Apple, IKEA, Dairy Queen: three International companies whose stores have been illegally cloned in China. No longer is it just videos and CDs that are being pirated. When customer experience, not physical goods, are being copied, what more evidence is needed that China’s economy is being reoriented to domestic demand?
Tag Archives: piracy
Google has run a music search engine in China since last August. It is the only country where it has such a service (or at least for now). It does so in direct competition with Baidu, which has 60% of the search market in China and gets a substantial portion of its traffic from searches for MP3s.
Many of the MP3s Baidu links to are illegal, which is where Google sees its opportunity, in legal, higher quality downloads. Initially it had some 350,000 songs but now, Reuters reports, it has signed licensing deals with the four major Western record labels, EMI, Sony Music, Warner Music Group and Universal Music, that will expand the catalogue to 1.1 million songs. The labels will share ad revenue around the free downloads with Google and Top100.cn, a music website co-founded by basketball star Yao Ming.
Because of piracy, Western record labels have made as near to no money in China as makes no difference. Annual sales are a derisory $76 million, according to the International Federation of the Phonographic Industry, the industry’s trade organization. The Google deal is the first serious attempt to change that. “I can’t overestimate how important this is,” Lachie Rutherford, president of Warner Music Asia Pacific, tells Reuters. We’ll see.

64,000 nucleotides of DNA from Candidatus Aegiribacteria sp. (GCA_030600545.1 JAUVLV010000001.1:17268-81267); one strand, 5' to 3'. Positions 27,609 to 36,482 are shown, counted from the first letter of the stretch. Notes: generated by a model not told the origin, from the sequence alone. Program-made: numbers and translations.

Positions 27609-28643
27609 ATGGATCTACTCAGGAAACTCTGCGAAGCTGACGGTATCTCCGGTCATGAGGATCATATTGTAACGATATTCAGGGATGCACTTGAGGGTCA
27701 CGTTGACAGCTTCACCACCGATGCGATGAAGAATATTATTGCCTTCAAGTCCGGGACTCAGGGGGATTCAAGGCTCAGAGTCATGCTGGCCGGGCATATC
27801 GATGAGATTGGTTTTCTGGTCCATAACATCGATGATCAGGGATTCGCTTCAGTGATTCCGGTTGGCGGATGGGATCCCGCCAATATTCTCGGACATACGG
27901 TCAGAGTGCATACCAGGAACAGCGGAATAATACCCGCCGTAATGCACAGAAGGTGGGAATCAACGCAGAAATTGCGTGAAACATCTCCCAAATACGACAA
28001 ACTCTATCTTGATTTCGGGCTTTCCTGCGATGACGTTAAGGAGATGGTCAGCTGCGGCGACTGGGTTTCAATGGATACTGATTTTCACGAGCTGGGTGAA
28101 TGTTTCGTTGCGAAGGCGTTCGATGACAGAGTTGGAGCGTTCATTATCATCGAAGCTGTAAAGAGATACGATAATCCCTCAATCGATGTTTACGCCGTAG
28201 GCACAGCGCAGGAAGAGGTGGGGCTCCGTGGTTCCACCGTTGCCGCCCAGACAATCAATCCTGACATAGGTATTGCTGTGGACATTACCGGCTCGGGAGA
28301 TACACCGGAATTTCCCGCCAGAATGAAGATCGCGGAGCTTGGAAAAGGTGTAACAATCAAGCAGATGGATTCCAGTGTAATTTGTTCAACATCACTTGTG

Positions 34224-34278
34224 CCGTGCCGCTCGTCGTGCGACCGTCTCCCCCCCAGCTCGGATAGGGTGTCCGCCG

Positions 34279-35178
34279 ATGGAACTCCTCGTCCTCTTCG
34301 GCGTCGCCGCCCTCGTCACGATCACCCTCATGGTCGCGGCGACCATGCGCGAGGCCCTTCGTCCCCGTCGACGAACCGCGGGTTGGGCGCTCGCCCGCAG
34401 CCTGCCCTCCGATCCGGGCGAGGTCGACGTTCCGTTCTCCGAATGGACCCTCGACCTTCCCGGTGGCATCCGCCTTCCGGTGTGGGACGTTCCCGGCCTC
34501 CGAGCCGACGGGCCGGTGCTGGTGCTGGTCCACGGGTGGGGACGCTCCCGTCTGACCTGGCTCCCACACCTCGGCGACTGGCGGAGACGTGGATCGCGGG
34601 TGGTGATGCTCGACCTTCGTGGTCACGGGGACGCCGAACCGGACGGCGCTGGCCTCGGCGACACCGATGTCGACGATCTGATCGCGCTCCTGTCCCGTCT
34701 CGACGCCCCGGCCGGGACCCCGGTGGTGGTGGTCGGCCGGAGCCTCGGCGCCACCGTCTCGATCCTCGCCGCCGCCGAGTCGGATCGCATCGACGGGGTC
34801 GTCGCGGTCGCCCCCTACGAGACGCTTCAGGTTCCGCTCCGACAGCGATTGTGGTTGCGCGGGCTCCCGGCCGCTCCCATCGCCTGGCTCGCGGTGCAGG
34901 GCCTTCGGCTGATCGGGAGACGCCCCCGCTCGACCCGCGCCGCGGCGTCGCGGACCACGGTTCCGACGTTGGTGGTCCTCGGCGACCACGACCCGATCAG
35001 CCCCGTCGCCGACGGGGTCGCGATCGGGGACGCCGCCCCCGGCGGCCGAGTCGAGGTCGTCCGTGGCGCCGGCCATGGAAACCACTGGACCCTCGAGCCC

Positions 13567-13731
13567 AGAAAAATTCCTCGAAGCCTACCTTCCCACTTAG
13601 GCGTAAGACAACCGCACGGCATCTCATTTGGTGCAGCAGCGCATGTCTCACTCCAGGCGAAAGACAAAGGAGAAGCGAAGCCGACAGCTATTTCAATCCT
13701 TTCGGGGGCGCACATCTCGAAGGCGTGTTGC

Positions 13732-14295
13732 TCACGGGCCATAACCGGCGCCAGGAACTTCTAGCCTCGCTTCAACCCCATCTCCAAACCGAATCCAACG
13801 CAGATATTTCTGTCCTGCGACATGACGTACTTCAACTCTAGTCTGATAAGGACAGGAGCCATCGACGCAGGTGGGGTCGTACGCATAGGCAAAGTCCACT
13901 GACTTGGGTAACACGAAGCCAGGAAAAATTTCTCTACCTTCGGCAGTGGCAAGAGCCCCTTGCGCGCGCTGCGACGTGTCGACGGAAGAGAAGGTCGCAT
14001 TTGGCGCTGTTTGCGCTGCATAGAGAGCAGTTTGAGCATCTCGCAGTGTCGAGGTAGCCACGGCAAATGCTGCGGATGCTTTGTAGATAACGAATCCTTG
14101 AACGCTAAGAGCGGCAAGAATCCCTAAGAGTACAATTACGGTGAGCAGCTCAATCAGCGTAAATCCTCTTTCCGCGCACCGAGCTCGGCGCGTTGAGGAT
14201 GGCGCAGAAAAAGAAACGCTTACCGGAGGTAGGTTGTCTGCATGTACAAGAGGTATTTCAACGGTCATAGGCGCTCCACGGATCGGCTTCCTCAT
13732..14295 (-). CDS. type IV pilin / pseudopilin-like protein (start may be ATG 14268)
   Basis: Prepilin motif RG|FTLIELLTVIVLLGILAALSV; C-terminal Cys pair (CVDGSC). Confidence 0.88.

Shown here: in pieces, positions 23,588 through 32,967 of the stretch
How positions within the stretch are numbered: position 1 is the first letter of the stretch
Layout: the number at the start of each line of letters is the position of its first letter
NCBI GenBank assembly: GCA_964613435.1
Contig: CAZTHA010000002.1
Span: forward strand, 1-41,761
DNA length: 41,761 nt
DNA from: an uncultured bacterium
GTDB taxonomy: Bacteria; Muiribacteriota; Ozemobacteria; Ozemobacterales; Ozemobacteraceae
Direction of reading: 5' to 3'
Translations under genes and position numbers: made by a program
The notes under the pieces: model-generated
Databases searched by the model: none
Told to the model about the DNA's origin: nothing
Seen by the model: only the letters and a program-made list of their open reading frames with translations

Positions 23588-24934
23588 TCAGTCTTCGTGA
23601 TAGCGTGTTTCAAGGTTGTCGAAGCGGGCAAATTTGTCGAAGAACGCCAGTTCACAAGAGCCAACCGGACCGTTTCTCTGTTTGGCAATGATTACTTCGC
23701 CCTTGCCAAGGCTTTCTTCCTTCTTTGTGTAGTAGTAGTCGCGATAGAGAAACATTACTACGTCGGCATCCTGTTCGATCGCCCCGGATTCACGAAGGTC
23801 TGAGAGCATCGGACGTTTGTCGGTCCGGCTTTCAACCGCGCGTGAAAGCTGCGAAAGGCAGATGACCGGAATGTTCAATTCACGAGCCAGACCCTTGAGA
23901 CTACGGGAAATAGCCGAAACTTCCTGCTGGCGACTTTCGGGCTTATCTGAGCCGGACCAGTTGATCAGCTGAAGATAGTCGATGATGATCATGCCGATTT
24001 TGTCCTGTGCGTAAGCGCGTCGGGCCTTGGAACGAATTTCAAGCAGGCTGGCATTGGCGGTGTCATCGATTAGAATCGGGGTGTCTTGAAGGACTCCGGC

An update to yesterday’s post about China considering sending warships to fight piracy off the coast of Somalia: Bloomberg is reporting that the Foreign Ministry has confirmed preparations are in hand, without giving details of what vessels will be sent.
Piracy against Chinese ships seems more prevelant than thought. A ministry spokesman said that in the first 11 months of the year, 1,265 Chinese commercial ships passed through Somali waters, or about three to four a day, a fifth of which were assaulted by pirates.
Beijing is considering joining the international effort to tackle piracy off the coast of Somalia, or at least send warships to the area following an attempted attack on a Chinese ship on Wednesday. Chinese sailors and helicopters from the new EU anti-piracy force beat off the attack on the China Communications Construction Co. vessel, Zhenhua 4.
More than 120 ships have been attacked for ransom so far this year in what are some of the world’s busiest commercial shipping lanes. Deputy foreign minister He Yafei raised the possibility of sending navy vessels to the pirate infested Gulf of Aden at a ministerial meeting of the U.N. Security Council, Xinhua reports. Were it to happen, it would be an unprecedented display of naval power for modern China so far from its shores.
Piracy closer to home is familiar to China, as this snapshot of a map from the International Maritime Bureau, which tracks piracy incidents, shows.